Public Dream by Frances Leviston

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The Independent Culture

"Humbles", the visceral opener to Frances Leviston's debut collection, recalls masterpieces by Robin Robertson and William Stafford. That it survives such comparisons is evidence of how good a writer Leviston already is. Beginning with a deer killed on the road and closing with an eviscerated Judas hanging from a tree but "tethered to earth/ by all the ropes and anchors of his life", "Humbles" has no rival in the rest of Public Dream, which is a fine book nonetheless, mature and coherent.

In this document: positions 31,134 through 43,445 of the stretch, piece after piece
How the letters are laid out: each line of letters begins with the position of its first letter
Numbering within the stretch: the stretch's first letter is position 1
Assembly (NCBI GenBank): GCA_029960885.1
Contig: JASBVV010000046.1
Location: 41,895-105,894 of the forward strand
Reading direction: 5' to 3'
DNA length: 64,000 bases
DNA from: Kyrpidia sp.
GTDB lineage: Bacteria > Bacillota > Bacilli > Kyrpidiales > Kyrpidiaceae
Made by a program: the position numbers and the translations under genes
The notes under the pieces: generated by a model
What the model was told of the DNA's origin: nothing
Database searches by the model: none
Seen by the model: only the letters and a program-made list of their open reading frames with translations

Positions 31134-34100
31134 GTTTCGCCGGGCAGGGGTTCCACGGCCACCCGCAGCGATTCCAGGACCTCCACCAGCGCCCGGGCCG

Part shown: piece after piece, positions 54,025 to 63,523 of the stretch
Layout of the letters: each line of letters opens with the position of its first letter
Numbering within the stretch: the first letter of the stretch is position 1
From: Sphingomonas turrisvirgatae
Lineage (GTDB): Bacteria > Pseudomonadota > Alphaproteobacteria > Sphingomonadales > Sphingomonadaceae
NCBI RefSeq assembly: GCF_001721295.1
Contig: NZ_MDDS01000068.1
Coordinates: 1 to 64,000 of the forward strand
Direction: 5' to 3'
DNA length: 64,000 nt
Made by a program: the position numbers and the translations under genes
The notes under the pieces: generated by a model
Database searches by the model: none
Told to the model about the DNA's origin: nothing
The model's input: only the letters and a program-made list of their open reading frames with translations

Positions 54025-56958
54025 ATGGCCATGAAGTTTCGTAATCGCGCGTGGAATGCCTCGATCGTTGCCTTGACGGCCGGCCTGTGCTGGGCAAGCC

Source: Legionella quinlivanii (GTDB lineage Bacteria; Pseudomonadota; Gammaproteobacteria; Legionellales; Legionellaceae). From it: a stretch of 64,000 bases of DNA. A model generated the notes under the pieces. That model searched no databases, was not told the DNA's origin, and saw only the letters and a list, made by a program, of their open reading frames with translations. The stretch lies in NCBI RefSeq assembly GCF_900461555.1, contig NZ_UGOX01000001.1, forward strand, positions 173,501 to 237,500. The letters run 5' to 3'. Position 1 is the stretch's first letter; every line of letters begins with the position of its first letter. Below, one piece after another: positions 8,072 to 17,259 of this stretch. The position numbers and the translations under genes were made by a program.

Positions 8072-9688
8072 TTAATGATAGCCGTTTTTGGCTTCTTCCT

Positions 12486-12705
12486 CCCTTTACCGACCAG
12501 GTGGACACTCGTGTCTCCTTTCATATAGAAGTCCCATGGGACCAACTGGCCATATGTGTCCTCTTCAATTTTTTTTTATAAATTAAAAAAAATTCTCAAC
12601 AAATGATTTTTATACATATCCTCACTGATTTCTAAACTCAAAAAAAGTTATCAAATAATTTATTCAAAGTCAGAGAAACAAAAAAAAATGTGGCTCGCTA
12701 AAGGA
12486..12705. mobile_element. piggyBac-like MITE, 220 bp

Unified neither by an overtly autobiographical voice — it is hard to tell where the poet ends and her characters begin — nor by a distinctive new territory, these 36 poems are instead bound by motifs of light and darkness, dreams and an attentive wakefulness. There is also a fascinating paradox of fear articulated with poise and confidence, but most impressive is the work's memorability. While endings such as "We make our chances/ far from the mercy of weather, or man./ I hold this view for as long as I can", and "How can I demand love stop, and speak?" have a self-conscious, timeless authority, and "Scandinavia" nods rather vigorously at Yeats's "The Lake Isle of Innisfree", Leviston always stays the right side of bookishness. Some readers might want a little rashness, effrontery and awkwardness from a poet in her mid-20s, but Public Dream must be a favourite to win this year's Forward Prize for Best First Collection, and Frances Leviston is certainly an outstanding new talent.